In 14 NBA seasons, Rodman played in 911 games, scored 6,683 points and grabbed 11,954 rebounds, translating to 7.3 points and 13.1 rebounds per game in only 31.7 minutes played per game. NBA.com lauds Rodman as "arguably the best rebounding forward in NBA history and one of the most recognized athletes in the world" but adds "enigmatic and individualistic, Rodman has caught the public eye for his ever-changing hair color, tattoos and unorthodox lifestyle". On the hardwood, he was recognized as one of the most successful defensive players ever, winning the NBA championship five times in six NBA Finals appearances (1989, 1990, 1996–1998; only loss 1988), being crowned NBA Defensive Player of the Year twice (1990–1991) and making seven NBA All-Defensive First Teams (1989–1993, 1995–1996) and NBA All-Defensive Second Teams . He additionally made two All-NBA Third Teams , two NBA All-Star Teams and won seven straight rebounding crowns (1992–1998) and finally led the league once in field goal percentage . However, he was recognized as the prototype bizarre player, stunning basketball fans with his artificial hair colors, numerous tattoos and body piercings, multiple verbal and physical assaults on officials, frequent ejections, and his tumultuous private life. He was ranked #48 on the 2009 revision of SLAM Magazine's Top 50 Players of All-Time.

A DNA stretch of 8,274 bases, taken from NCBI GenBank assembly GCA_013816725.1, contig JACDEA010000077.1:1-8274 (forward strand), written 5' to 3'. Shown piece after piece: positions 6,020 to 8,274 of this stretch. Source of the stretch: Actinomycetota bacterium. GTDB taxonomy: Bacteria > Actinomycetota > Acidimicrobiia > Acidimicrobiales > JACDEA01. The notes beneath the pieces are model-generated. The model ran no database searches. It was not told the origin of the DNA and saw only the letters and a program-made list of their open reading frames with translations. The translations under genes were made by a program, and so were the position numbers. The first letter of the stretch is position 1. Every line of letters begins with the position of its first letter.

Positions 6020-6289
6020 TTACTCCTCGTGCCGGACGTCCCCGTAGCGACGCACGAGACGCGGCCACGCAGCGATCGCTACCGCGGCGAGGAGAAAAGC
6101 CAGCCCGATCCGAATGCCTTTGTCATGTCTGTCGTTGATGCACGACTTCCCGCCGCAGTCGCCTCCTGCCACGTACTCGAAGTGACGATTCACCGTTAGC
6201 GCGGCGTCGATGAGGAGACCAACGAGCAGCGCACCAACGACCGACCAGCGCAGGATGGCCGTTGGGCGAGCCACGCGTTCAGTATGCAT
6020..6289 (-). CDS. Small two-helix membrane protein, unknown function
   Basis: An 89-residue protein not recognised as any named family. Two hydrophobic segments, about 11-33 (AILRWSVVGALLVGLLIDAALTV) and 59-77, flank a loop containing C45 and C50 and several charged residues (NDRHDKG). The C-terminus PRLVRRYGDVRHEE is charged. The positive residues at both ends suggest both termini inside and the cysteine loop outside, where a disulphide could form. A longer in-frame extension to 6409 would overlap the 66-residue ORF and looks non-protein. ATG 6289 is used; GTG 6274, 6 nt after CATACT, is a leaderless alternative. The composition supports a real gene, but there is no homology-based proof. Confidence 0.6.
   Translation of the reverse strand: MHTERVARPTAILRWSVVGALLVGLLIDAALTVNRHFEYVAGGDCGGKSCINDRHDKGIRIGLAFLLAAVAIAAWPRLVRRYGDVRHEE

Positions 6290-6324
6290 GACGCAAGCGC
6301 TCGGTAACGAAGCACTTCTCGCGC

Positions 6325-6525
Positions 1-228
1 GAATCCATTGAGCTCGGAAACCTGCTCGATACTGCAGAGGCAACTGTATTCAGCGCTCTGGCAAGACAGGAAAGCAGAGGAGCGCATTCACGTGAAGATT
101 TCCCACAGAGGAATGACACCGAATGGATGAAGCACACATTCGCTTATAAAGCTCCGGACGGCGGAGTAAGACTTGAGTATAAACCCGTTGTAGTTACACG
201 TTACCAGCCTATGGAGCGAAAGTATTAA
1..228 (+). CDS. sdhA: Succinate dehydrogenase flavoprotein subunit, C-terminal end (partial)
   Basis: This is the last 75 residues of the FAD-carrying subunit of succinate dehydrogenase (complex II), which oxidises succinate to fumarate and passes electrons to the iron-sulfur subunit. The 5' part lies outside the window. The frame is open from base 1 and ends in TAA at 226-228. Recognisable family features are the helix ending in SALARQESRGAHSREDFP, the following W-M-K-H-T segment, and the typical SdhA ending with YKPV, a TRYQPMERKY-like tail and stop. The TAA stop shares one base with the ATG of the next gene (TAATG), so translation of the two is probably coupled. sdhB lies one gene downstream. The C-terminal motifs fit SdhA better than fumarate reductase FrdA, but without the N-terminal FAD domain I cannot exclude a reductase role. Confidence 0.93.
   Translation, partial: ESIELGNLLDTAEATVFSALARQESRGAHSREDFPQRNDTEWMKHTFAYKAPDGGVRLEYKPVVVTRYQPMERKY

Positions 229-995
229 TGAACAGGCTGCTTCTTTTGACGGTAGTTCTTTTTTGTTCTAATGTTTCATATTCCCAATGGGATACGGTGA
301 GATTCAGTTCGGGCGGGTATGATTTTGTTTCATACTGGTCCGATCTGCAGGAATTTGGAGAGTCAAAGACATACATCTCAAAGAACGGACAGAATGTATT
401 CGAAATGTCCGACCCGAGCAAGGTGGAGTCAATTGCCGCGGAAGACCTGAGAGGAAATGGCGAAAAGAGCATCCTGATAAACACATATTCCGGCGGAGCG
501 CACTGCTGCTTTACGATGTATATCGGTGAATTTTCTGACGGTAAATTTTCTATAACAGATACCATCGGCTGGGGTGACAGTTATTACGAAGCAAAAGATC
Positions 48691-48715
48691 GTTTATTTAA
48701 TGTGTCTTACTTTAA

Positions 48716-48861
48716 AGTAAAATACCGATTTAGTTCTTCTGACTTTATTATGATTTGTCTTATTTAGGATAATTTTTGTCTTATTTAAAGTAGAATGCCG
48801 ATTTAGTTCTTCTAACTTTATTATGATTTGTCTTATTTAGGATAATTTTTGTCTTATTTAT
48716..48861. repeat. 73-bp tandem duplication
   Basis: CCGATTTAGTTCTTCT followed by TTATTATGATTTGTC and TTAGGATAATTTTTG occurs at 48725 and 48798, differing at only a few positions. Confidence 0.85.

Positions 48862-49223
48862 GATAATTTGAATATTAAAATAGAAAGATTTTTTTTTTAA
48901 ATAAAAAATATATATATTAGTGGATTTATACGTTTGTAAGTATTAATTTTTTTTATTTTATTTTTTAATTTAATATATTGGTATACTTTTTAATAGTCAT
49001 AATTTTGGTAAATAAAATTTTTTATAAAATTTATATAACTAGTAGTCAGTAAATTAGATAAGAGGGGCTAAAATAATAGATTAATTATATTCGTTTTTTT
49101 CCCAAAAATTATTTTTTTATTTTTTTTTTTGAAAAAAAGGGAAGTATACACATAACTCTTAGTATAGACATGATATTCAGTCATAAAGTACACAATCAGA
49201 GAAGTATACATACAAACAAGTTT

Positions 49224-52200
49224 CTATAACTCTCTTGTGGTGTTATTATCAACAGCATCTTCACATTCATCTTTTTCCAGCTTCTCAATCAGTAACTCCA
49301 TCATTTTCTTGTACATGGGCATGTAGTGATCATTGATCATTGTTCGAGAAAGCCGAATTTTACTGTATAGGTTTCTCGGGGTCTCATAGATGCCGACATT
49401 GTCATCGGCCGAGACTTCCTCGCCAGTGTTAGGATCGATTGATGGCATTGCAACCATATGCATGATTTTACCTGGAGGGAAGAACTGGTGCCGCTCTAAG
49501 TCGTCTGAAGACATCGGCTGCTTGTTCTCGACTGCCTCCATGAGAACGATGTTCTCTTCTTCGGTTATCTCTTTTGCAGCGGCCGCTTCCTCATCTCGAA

personal life
Rodman has cited Pearl Jam as his favorite band and befriended them in the mid-1990s. During their No Code Tour, on September 26, 1996, he briefly came onstage to the excitement of the crowd and gave frontman Eddie Vedder a piggyback ride. Rodman later received a Walkman carved with Vedder's initials and containing the concert recording. He has since cited this as one of his most thrilling experiences and claimed, "If it wasn't for Pearl Jam, my life would be a hell of a lot less fulfilling." Not long after, Rodman also gave his unworn #69 Lakers jersey to Eddie Vedder, and he cited Pearl Jam song lyrics in his 1996 autobiography, Bad As I Wanna Be. In I Should Be Dead By Now, Rodman said that he had found a new favorite band in Rascal Flatts.

 Marriages
Rodman married Annie Bakes, the mother of his daughter Alexis, in September 1992. Bakes divorced him in December 1993. The divorce left Rodman traumatized.

Rodman married model Carmen Electra in November 1998 at the Little Chapel of the Flowers in Las Vegas, Nevada. Electra filed for divorce in April 1999.

In 1999 Rodman met Michelle Moyer, who became his new girlfriend. Together, Rodman and Moyer had a son, D.J. and a daughter, Trinity . Moyer and Rodman married in 2003 on his 42nd birthday.

 Alcohol issues